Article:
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prevail to an extent no less alarming than deplorable, among the laboring population of that country ? Surely, if moral beauty is of a higher order than that which belongs to art and nature, we might claim the palm in our comparison of scenery, upon this distinction alone.

Reminded of his country's greatness and renown by what he saw before him, our Poet, as you may remember, proceeds to a descriptive enumeration of her heroes and statesmen, her philosophers and bards,-and it is worthy of remark, that in all his catalogue of glory, there is scarcely a name -from Alfred to Hampden-from Bacon to Newton-from Chaucer to Milton—which belonged any more to him, than it belongs to us.

And do not we experience the same kindling memories, whenever we survey the much-loved scenery of our native land? Need I remind you that in the chronology of New England, or at least in that of “the Massachusetts,” Essex comes next to Plymouth, or that Endicott was here, before Winthrop came? Among our ancestors, the pioneers of Essex, and their descendants from that day to our own, it is our privilege to trace a long, illustrious line—and were not the theme all too fruitful, I could wish for no pleasanter task than here to revive, for an instant, their names and their virtues.

Let us not forget that a distinguished ancestry sheds no lustre on degenerate children. Say rather, the more renowned our fore-fathers, the more conspicuous our dishonor, if we fall greatly below them. While we aim at a more profitable culture of the earth than our fathers attained-or could, perhaps, attain, let us bear in mind that there are other fields, - fields of the intellect, - fields of the heart, from which they gathered many a glorious harvest, and that the momentous question, whether these shall yield us only weeds and briars, or golden, imperishable fruits of joy, will be determined solely by our care, or our neglect of them. As we run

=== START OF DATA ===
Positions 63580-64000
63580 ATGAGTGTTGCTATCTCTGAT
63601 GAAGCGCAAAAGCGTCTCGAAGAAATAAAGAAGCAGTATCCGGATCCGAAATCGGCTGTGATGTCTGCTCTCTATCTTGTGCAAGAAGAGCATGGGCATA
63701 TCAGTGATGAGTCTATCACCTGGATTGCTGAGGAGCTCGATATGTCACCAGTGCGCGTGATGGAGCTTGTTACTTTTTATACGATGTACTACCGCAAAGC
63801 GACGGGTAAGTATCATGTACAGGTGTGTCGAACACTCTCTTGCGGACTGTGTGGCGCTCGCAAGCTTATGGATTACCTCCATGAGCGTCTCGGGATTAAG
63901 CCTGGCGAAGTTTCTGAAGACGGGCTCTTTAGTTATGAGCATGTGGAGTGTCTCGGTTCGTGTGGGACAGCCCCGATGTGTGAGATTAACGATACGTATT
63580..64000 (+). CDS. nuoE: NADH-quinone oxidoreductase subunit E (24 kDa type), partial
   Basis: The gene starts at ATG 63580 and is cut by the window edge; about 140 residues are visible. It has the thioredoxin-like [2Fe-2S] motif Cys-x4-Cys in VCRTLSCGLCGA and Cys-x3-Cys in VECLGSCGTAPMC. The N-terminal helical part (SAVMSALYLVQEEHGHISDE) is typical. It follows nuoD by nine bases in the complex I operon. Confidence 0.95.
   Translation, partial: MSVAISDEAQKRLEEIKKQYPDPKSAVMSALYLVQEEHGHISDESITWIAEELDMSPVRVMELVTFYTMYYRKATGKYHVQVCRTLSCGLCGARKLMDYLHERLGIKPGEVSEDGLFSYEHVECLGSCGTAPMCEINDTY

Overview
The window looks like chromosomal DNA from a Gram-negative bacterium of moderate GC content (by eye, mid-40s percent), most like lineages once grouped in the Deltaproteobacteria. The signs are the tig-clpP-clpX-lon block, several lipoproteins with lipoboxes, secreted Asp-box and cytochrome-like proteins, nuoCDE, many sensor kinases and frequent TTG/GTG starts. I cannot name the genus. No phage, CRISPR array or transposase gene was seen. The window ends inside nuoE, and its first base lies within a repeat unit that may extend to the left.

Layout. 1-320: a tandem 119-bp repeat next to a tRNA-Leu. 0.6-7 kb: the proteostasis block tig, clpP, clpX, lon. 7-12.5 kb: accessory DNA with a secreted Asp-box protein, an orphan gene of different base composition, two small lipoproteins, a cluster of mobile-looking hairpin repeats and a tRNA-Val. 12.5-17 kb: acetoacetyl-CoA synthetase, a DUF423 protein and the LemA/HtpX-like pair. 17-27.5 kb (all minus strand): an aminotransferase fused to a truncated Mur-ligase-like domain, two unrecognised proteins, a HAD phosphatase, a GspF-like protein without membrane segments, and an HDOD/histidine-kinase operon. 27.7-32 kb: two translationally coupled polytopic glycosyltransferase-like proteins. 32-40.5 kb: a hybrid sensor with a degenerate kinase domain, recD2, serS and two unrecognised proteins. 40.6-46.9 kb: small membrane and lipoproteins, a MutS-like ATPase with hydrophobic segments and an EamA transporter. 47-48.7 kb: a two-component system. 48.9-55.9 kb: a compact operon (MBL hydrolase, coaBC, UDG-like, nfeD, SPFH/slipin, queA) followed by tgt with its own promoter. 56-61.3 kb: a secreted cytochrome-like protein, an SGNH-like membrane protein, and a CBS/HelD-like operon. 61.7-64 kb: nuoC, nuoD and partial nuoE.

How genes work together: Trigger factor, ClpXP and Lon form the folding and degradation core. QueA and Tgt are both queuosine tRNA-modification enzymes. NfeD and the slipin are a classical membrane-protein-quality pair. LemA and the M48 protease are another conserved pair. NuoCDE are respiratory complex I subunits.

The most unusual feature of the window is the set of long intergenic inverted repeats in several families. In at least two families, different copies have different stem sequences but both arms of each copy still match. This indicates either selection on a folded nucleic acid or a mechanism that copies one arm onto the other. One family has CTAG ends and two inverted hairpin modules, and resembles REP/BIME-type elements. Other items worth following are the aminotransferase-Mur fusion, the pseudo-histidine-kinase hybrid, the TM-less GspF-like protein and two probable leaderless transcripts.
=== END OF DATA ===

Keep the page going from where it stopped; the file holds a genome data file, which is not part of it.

er the ample list of our Essex celebrities both the living and the dead-we find many statesmen, ora

tors, divines, lawyers, jurists, scholars, inventors, doctors, teachers, merchants, and farmers. But I do not think we we can lay claim to more than one great prose-writer, or to more than one unquestionable poet. And, surely, the county which gave birth to HAWTHORNE and to WHITTIER, may well feel content with her production in these two departments. No more, alas! with words of wondrous melody and power will Hawthorne delight the world. But the Poet yet lives. Long may he live to enjoy and to sing the harmonies of peace—the anthems of freedom-the triumphs of humanity!

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APPENDIX A.